Adjustable (and Customizable) Grates
Look for a wheel or lever that lets you move the grates or the coal bed up and down — preferably both. This allows for more cooking methods. As an added bonus, some companies offer upgraded grates (or there are aftermarket grates you can buy). We prefer stainless steel for ease of cleaning and more balanced heat distribution.
Vents! Vents! Vents!
In the making of a single meal, airflow determines quality more than great grates, coal quality and construction. It allows for you to feed a fire to sear like you want, keep a medium heat to roast a chicken or smoke ribs nice and slow. The more vents to play with, the better.
Delivery and Setup
This is a simple one. Some grills come fully assembled, others take a full day to set up. Look at this before shipping a 500-pound piece of metal to your house.
Why Buy a Charcoal Grill?
Pros of Charcoal Grilling
Ultra-high heat: other than commercial salamander burners (like this one), no grill type will reach the heat levels charcoal and wood-fired grills will. Expect maximum temperatures over 1,000 degrees Fahrenheit, reaching up to 1,250 depending on your setup.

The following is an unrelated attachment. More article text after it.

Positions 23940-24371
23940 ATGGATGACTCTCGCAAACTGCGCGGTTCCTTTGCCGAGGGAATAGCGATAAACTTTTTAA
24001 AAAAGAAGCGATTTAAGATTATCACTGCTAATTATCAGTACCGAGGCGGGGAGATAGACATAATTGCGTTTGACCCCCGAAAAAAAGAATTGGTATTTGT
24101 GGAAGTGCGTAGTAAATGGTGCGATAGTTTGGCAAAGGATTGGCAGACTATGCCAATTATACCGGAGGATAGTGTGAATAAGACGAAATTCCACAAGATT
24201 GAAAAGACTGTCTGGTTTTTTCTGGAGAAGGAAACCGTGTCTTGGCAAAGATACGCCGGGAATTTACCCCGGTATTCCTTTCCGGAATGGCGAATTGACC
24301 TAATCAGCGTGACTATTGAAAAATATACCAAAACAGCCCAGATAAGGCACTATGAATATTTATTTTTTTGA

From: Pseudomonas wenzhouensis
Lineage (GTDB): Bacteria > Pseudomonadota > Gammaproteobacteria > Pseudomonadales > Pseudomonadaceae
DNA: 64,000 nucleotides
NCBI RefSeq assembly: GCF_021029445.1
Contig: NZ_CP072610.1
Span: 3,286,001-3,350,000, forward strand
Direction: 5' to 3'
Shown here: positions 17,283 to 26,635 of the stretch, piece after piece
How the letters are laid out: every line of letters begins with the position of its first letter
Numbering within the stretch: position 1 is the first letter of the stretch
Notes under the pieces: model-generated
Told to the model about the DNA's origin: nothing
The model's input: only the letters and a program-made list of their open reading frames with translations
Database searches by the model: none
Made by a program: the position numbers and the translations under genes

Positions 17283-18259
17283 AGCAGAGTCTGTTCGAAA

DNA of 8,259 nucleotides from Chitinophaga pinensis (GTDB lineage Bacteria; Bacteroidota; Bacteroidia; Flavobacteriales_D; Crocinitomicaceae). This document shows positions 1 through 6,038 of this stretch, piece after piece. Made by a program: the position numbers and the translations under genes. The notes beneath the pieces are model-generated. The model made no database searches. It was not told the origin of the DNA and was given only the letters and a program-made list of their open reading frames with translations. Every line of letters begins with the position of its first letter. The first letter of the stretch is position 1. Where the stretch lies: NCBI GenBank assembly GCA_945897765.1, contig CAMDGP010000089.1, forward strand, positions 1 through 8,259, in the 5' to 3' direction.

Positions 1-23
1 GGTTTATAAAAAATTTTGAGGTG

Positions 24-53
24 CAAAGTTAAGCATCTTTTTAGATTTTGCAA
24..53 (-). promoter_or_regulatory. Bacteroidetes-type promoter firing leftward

Versatility: It gets hotter than hell, but it works just as well for low-and-slow cooks. When airflow is handled well and the fire is tended evenly, charcoal grills can hold steady temperature for days.
Fuel Variety: unlike gas or electric (not so much pellet), charcoal grills can cook with affordable Kingsford coals, more premium lump coal, binchotan or even coconut shells.
Cons of Charcoal Grilling
Learning curve: Learning how to properly stack coals, light a fire, hold a steady temperature and control airflow takes time.
A big mess: Expect your hands, your grill and everything in the general vicinity of the grill to have a slight tinge of charcoal dust for the foreseeable future.
Semi weather dependent: Where gas, pellet and electric grills can operate in windy and even rainy conditions, charcoal can struggle. The wind can choke out or puff up a fire to unmanageable levels.